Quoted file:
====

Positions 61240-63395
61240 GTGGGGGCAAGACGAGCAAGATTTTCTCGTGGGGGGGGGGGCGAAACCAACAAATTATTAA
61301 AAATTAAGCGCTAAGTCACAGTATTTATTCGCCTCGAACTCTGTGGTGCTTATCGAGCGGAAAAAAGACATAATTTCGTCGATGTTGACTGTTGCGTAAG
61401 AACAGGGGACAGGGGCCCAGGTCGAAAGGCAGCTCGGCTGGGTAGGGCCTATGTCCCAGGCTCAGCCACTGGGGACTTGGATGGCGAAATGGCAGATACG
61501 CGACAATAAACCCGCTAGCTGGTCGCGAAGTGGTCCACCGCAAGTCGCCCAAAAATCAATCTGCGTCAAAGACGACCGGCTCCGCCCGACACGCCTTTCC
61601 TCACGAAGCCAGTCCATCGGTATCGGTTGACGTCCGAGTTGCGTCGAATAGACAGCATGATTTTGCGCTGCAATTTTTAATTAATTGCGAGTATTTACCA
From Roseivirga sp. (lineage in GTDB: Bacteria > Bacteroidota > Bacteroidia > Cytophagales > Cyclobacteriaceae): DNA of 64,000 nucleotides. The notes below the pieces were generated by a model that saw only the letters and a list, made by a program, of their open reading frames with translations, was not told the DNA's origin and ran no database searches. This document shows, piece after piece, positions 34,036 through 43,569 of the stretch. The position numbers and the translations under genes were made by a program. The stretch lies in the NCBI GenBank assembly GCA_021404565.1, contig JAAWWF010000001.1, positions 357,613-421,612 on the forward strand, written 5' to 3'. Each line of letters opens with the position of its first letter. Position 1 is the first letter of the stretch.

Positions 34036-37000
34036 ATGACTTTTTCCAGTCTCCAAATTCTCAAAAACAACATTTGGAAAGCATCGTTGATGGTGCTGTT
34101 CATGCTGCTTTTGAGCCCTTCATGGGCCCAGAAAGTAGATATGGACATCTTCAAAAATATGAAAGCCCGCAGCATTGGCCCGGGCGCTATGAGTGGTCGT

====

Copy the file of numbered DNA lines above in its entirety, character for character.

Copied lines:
Positions 61240-63395
61240 GTGGGGGCAAGACGAGCAAGATTTTCTCGTGGGGGGGGGGGCGAAACCAACAAATTATTAA
61301 AAATTAAGCGCTAAGTCACAGTATTTATTCGCCTCGAACTCTGTGGTGCTTATCGAGCGGAAAAAAGACATAATTTCGTCGATGTTGACTGTTGCGTAAG
61401 AACAGGGGACAGGGGCCCAGGTCGAAAGGCAGCTCGGCTGGGTAGGGCCTATGTCCCAGGCTCAGCCACTGGGGACTTGGATGGCGAAATGGCAGATACG
61501 CGACAATAAACCCGCTAGCTGGTCGCGAAGTGGTCCACCGCAAGTCGCCCAAAAATCAATCTGCGTCAAAGACGACCGGCTCCGCCCGACACGCCTTTCC
61601 TCACGAAGCCAGTCCATCGGTATCGGTTGACGTCCGAGTTGCGTCGAATAGACAGCATGATTTTGCGCTGCAATTTTTAATTAATTGCGAGTATTTACCA
From Roseivirga sp. (lineage in GTDB: Bacteria > Bacteroidota > Bacteroidia > Cytophagales > Cyclobacteriaceae): DNA of 64,000 nucleotides. The notes below the pieces were generated by a model that saw only the letters and a list, made by a program, of their open reading frames with translations, was not told the DNA's origin and ran no database searches. This document shows, piece after piece, positions 34,036 through 43,569 of the stretch. The position numbers and the translations under genes were made by a program. The stretch lies in the NCBI GenBank assembly GCA_021404565.1, contig JAAWWF010000001.1, positions 357,613-421,612 on the forward strand, written 5' to 3'. Each line of letters opens with the position of its first letter. Position 1 is the first letter of the stretch.

Positions 34036-37000
34036 ATGACTTTTTCCAGTCTCCAAATTCTCAAAAACAACATTTGGAAAGCATCGTTGATGGTGCTGTT
34101 CATGCTGCTTTTGAGCCCTTCATGGGCCCAGAAAGTAGATATGGACATCTTCAAAAATATGAAAGCCCGCAGCATTGGCCCGGGCGCTATGAGTGGTCGT